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AU: Manufacturing sector and product quality are keys to growing macadamia industry
Marketing initiatives that target the food manufacturing sector and better communicate Australia's strengths, is vital in the growth of the country's macadamia industry, according to its industry body, the Australian Macadamia Society.
The industry’s research and development corporation, Hort Innovation, this year launched the macadamia sector’s five-year Strategic Investment Plan, in conjunction with the largest trade push horticulture has ever seen. The Strategic Investment Plan (SIP) says macadamias are a relatively new product and still quite rare, with 75 per cent of global kernel production being consumed in just 5 countries.
Australian Macadamia Society Market Development Manager Lynne Ziehlke says while Australia's production costs are higher than other countries, it has built a reputation for quality, reliability and consistency and is the only producer that has a residue survey in place and achieved 100 per cent compliance for 20 years.
"We need to make the most of our competitive advantages," she said. "Most low-cost countries don’t have the same regulatory framework and adherence to standards that Australia does – also emerging regions are likely to struggle at least initially to product very high quality product with any sort of consistency. Australia has developed a reputation as a reliable supplier; meeting contracted obligations, meeting quality standards, consistency in quality, and our food is safe. Major manufacturers and retailers want certainty and consistency as well as good quality. So, if we can continue to communicate these advantages effectively the Australian industry is well placed as global production grows."
Demand for Australian grown macadamias is very strong, but the Australian Macadamia Society sees a major opportunity in the manufacturing sector.
"Demand has outstripped supply over the last 5 years," Ms Ziehlke said. "In the next 5 years supply is expected to increase significantly which is why we have changed our approach in terms of our marketing strategy. We plan to drive increased consumption through an Innovation Initiative targeting the food manufacturing sector. Macadamias are under-used (relative to other tree nuts) in this sector so we see it as a big opportunity and one that will deliver greater stability, and one where Australia’s competitive advantages can be leveraged."
The SIP hopes to attract $74.5million, with an investment of $24.2million over the next five years, and aims to increase market demand for Australian macadamias, improve production systems, increase productivity to 5 tonnes nut-in-shell per hectare and improve capacity to lead and support current and future industry needs.
AMS CEO Jolyon Burnett says a number of key strategies are now in place to increase yield and efficiency, providing growers and the industry with every opportunity to achieve the targets.
“If we can reach 5T per hectare by 2021 it will be a tremendous achievement and a very positive result for our world-leading industry,” Mr Burnett said. “Having an industry that can identify and implement change is very important, and the plan will need to be reviewed and updated as we progress closer to the targets.”
Ms Ziehlke adds that macadamias have become an interesting choice for food manufacturers and retailers due to the interest of the public to try new healthy products.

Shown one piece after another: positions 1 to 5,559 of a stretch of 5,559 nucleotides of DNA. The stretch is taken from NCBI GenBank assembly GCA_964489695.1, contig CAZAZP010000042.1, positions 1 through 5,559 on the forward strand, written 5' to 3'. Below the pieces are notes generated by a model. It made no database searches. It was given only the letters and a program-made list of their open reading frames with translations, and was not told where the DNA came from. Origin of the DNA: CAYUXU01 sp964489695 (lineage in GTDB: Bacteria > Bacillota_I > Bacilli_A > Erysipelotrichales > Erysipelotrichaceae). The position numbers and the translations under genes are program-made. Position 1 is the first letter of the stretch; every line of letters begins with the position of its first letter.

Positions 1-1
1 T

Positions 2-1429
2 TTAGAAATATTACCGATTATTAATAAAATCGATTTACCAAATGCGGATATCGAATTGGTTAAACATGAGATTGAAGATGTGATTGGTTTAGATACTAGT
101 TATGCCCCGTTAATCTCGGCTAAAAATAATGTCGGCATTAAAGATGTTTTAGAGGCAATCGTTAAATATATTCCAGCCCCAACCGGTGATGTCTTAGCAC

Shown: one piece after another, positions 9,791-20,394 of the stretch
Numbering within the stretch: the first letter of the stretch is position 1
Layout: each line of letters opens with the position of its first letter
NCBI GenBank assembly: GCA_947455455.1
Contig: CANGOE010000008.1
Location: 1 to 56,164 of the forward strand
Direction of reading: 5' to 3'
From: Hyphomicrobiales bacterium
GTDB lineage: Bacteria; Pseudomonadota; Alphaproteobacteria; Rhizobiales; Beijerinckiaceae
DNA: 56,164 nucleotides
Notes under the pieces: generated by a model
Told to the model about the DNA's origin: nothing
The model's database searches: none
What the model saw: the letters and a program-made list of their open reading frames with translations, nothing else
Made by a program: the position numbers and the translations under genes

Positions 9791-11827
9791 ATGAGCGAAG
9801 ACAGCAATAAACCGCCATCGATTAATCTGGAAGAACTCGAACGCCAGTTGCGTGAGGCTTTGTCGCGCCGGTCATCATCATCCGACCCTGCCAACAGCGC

"From a consumer perspective, the things that really resonate are the unique and delicious taste and texture of the product, that macadamias are healthy, and that they are special," she said. "They also love the story about where they come from, and the clean and green position, the lifestyle we live and the beauty of the country are all attributes that come together to make Australian macadamias something truly special."
One of the major advantages of the plan is increased collaboration with other growing markets.
"From a marketing perspective, international collaboration is critical in terms of collecting and sharing data. We’ve been working with the other origins on this since 2012 and the data we collect on production, sales, contracts and inventory is invaluable," Ms Ziehlke said. "In the future we will work with Hort Innovation and industry to collect more production data and other data as we identify what is needed. Data has helped our industry make good decisions and will continue to be the base of our future decisions."
But she warns against dangers that come with global growth, and that the industry must be careful to maintain its strict standards.
"One of the risks with increasing production from emerging origins is that we don’t want poor quality macadamias on the market," Ms Ziehlke said. "This would detract from all macadamias because consumers don’t necessarily recognise origin (it is often not communicated on packaging). If we can provide advice that will help ensure that all macadamias are good quality that would be a good thing."
Hort Innovation says Australia currently exports macadamias to 40 countries, with more opportunity for export growth. Major export markets include Europe, Japan and the United States. Growing markets include Taiwan and Korea, while China is a major Nut in Shell market.
“With successful Free Trade Agreements in place, we expect to see strong growth in China, Japan and Korea," Trade General Manager Michael Rogers said. "Key research and development priorities for macadamias include more programs to enhance the industry’s skills and capacity, developing a more complete world production forecast to help industry target the right markets and investment into facilitating and supporting connections and engagement with overseas macadamia industries.”
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